Insurance premium tax

Forum members projected the tax on insurance premiums will bring in more than $1.2 billion over the upcoming biennium — a slight upgrade of about $5 million more than what they predicted in December.

Fiscal analysts highlighted the stable nature of the tax, noting that individuals and businesses continue to purchase insurance even in times of economic downturns.

The tax brings in about 10 percent to 11 percent of general fund revenue.

Commerce Tax

Established in 2015, the Commerce Tax — a gross receipts tax on business revenue exceeding $4 million, with different rates based on industry — is projected to bring in $661 million during the next two years, a 12 percent increase over the current two-year budget period.

The amount approved Monday marks a very slight decrease (less than $500,000) from the forum’s December forecast.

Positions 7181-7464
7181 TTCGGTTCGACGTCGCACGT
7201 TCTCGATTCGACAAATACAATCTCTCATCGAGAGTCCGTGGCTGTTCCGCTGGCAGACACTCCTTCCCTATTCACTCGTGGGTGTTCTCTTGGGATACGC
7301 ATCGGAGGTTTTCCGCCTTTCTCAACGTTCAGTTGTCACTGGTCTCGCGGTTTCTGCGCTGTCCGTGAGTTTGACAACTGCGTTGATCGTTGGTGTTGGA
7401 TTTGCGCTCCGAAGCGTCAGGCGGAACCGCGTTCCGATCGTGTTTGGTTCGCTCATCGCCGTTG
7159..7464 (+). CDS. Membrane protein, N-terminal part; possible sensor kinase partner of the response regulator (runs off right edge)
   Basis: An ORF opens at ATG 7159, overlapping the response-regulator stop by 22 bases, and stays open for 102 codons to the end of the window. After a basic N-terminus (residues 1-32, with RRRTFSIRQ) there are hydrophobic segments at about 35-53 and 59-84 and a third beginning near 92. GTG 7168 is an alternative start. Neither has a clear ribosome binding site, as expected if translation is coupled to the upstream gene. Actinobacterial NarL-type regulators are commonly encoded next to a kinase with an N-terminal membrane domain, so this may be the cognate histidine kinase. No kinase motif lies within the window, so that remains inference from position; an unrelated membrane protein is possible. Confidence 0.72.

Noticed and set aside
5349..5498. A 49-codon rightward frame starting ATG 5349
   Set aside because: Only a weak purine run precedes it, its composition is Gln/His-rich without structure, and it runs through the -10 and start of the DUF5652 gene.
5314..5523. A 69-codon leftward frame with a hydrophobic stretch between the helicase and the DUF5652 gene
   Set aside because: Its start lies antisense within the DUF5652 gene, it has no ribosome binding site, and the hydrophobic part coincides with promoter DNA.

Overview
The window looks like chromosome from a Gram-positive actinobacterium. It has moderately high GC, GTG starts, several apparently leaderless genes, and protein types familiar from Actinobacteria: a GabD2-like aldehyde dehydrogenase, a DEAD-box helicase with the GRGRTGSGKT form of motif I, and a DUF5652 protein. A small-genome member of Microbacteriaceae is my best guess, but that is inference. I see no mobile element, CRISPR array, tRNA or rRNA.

The forecast projects steady business growth during the next two years, with collections set to increase by about $20 million between each fiscal year.

Unlike other major revenue sources, forecasts for the Commerce Tax are set as a consensus among the budget division in the governor’s office, the Department of Taxation and the legislative fiscal division. The tax operates differently than most other tax sources, as it is collected at a different time and involves tax credits against other taxes.

Though Lombardo has proposed to increase the threshold for the tax — from revenue exceeding $4 million to $6 million — that proposal was not factored into the forecast, and has not been introduced as specific legislation roughly a month away from the end of the legislative session.

Live Entertainment Tax

Collections from the Live Entertainment Tax (LET) appear headed for an all-time record high in the upcoming fiscal year, with Las Vegas set to host a Formula One Grand Prix in November and a Super Bowl in February 2024.